Wednesday, November 25, 2020

SGA Elections 2015: The Village Square

The Village Square is a non-profit organization that aims to join different-minded people through discussions around social justice issues. The organization wants to make compromises among people with different views to understand the reasons behind their ways of thinking.

“Instead of just trying to talk about the fact that we have different ideas and different ways of solving problems, we let people make an assessment,” said Dr. Allan Katz, member of The Village Square and Public Affairs distinguished professor at UMKC. “The greatest compromise of all is that we have a House of Representatives and that we have a Senate. This serves us very well in many ways, even though we get frustrated with it from time to time. To me, bringing this back is like going back to the roots of American democracy as opposed to just sitting around and skewing what the other side is doing.”

The Village Square believes that in order to make fair and intelligent decisions, it needs to listen to the major sides of each argument.

“Even when it comes to a place of academia or with students, there’s a sanctity among the University that lets students’ opinions to be shared, not polarized,” said Juan Betancourt-Garcia, President of SGA.

The Village Square will have a race and justice lecture and a luncheon. SGA collaborated with The Village Square to plan a program to help revitalize the Robert F. Kennedy Memorial Symposium. The RFK Memorial Symposium also focuses on social justice issues. It brings together students from multiple disciplines who want to share their thoughts, and also hear opposing thoughts.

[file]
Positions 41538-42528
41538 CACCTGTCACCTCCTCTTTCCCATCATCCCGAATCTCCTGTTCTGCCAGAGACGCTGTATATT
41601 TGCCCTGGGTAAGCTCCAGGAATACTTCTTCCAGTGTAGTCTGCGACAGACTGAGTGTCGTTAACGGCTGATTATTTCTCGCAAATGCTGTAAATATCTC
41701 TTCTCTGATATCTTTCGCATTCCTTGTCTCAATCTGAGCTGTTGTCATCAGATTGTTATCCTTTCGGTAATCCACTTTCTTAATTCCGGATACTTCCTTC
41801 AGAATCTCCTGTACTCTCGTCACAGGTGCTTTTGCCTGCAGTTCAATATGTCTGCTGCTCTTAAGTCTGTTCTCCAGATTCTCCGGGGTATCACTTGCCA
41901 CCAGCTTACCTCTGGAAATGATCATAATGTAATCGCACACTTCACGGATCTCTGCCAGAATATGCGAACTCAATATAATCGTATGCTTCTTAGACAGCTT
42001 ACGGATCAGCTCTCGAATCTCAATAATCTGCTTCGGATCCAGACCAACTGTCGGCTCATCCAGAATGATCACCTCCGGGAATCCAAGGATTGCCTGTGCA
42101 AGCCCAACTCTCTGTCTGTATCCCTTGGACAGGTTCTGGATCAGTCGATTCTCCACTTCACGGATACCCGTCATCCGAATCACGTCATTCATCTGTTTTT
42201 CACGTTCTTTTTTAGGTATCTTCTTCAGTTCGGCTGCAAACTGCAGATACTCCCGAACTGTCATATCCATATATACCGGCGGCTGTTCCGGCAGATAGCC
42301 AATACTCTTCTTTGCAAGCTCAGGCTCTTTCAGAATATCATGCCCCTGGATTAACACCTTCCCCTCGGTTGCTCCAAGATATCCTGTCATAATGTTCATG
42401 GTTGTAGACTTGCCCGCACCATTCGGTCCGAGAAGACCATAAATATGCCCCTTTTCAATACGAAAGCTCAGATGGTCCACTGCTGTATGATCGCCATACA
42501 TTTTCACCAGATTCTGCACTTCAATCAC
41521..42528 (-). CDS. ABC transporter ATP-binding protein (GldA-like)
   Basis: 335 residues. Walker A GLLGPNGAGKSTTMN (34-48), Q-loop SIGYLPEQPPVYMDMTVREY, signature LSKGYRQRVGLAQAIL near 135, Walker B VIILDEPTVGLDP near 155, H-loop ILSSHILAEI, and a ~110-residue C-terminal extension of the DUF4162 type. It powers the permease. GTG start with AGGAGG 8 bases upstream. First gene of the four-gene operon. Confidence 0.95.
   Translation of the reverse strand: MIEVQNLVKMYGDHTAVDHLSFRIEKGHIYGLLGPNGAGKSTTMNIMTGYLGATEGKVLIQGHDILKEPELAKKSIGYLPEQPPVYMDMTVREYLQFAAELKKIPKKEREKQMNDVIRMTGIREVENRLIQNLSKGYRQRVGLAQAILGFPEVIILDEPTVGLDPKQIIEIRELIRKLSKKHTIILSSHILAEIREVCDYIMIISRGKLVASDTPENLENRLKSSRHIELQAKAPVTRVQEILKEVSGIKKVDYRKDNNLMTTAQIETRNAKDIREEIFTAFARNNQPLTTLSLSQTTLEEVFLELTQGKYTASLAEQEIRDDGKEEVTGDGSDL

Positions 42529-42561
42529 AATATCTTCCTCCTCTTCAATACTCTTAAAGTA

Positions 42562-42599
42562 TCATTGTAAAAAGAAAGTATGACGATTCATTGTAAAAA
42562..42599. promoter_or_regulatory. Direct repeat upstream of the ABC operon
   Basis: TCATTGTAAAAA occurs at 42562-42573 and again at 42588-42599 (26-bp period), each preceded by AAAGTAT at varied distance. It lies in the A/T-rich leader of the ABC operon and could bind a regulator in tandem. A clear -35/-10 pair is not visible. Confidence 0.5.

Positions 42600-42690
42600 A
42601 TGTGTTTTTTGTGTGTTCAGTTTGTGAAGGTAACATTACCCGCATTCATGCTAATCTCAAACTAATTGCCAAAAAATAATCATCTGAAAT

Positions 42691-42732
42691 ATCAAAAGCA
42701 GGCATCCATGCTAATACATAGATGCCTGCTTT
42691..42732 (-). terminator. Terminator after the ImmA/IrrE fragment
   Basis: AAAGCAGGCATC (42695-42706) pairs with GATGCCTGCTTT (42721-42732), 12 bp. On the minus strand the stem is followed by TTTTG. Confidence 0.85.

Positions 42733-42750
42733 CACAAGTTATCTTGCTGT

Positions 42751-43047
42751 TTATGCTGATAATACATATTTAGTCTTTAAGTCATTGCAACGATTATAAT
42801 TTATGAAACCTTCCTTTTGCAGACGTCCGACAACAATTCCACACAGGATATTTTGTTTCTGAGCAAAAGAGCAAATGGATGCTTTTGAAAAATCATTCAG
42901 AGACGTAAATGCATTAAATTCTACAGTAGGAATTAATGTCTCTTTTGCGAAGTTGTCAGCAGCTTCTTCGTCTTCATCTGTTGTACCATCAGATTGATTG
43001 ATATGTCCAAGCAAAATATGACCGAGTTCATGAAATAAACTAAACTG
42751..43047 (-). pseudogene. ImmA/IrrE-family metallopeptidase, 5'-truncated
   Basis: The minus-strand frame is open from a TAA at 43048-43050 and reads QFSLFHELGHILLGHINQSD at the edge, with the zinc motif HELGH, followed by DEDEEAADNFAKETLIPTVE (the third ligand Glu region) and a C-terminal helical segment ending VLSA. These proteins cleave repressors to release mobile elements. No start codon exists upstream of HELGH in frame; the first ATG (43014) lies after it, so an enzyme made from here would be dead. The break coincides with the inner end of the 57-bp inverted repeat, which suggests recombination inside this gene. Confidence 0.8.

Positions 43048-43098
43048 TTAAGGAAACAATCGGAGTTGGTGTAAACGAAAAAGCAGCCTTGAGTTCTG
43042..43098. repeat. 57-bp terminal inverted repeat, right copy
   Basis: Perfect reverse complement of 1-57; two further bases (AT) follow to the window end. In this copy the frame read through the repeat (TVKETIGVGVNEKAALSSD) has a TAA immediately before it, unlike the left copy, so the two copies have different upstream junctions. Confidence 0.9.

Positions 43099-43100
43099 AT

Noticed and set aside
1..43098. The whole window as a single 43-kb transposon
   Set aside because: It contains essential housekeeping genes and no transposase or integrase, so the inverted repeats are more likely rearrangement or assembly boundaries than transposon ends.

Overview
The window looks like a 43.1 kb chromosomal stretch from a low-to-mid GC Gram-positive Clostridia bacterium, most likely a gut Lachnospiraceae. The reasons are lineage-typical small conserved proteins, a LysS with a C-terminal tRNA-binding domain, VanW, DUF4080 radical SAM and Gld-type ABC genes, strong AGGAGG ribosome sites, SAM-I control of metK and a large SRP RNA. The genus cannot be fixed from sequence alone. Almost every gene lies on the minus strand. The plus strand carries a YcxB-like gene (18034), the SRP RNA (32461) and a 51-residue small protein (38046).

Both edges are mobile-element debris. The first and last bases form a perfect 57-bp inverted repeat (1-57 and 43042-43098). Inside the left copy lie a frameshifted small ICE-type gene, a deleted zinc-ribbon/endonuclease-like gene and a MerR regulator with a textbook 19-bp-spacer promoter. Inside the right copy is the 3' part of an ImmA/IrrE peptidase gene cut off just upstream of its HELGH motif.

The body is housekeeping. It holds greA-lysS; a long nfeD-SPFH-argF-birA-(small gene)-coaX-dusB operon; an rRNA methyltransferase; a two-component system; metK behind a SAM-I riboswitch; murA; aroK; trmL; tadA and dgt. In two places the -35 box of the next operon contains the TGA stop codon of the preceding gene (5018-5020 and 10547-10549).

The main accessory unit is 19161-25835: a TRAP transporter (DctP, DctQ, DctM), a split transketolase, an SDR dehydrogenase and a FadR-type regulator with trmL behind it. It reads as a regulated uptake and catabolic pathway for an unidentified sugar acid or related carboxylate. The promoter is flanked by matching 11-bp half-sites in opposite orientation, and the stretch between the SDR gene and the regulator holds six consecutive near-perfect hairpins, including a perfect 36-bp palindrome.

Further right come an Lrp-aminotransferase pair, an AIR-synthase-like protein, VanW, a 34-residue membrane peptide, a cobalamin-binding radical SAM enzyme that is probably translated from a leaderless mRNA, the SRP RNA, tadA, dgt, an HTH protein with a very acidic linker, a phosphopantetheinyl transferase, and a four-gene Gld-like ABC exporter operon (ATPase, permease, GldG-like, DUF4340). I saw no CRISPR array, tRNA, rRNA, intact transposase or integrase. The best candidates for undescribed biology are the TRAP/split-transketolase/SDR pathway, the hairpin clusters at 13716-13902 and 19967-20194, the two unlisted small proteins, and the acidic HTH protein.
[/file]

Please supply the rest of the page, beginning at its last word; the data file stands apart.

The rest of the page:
“It was one of the visions of this administration [SGA] to bring back the RFK Memorial Symposium,” Betancourt-Garcia said.

SGA and The Village Square are having a three-subject discussion. The topics to be discussed are race and justice, legalization of marijuana and the impact of incarceration, respectively.

“The topics themselves that we are going to be talking about were issues that students brought forward to us,” Betancourt-Garcia said. “They felt that these were issues on the forefront because they are the issues that affect the community. I’m talking about students that were directly impacted by Ferguson, directly impacted by mass incarceration and directly impacted by the war on drugs.”

The discussion regarding legalization of marijuana will be hosted by a new program called “The Living Room Conversation” that was created by the founder of moveon.org, Joan Blades. Blades will be at the panel to speak.

The race and justice lecture will start at 11:30 a.m. on April 29.

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